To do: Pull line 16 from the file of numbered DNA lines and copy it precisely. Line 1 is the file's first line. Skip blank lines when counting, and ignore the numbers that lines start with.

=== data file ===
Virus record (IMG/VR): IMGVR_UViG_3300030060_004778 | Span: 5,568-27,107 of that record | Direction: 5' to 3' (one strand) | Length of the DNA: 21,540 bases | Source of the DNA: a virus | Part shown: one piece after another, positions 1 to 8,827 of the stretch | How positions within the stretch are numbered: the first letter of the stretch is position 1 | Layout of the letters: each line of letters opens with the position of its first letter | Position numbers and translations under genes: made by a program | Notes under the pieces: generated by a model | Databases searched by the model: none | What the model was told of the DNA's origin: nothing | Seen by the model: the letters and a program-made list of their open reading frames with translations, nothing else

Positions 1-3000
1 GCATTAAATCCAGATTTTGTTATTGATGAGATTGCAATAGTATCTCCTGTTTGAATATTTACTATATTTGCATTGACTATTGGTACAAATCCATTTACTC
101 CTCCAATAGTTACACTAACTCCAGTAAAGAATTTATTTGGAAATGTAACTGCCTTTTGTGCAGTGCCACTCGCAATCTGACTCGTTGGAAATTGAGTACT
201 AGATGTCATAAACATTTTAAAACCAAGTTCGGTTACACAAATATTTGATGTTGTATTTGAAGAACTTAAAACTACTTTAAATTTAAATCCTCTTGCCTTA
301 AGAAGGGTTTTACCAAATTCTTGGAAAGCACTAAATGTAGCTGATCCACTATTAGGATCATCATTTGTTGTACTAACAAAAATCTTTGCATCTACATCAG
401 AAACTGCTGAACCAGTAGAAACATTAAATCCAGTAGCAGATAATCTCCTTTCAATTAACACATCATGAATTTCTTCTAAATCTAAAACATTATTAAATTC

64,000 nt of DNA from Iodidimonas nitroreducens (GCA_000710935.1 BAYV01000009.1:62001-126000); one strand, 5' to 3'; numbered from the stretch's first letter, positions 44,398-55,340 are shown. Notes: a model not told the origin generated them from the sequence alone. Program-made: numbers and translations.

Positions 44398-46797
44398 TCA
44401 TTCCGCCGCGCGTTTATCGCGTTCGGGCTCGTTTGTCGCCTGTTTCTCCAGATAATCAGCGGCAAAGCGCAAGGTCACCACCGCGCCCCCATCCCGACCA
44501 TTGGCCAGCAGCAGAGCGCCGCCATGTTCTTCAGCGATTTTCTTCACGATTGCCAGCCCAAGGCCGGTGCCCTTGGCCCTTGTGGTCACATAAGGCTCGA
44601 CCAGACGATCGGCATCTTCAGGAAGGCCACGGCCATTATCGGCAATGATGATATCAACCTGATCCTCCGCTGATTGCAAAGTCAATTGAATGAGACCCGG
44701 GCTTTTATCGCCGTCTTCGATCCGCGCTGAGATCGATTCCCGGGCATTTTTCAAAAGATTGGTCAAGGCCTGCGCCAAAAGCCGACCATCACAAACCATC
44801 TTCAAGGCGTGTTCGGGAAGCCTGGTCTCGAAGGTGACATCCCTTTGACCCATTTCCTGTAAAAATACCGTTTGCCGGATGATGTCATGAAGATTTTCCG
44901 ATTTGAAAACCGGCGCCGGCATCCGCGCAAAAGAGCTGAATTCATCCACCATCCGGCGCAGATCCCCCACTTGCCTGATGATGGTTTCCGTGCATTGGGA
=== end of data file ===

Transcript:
44901 ATTTGAAAACCGGCGCCGGCATCCGCGCAAAAGAGCTGAATTCATCCACCATCCGGCGCAGATCCCCCACTTGCCTGATGATGGTTTCCGTGCATTGGGA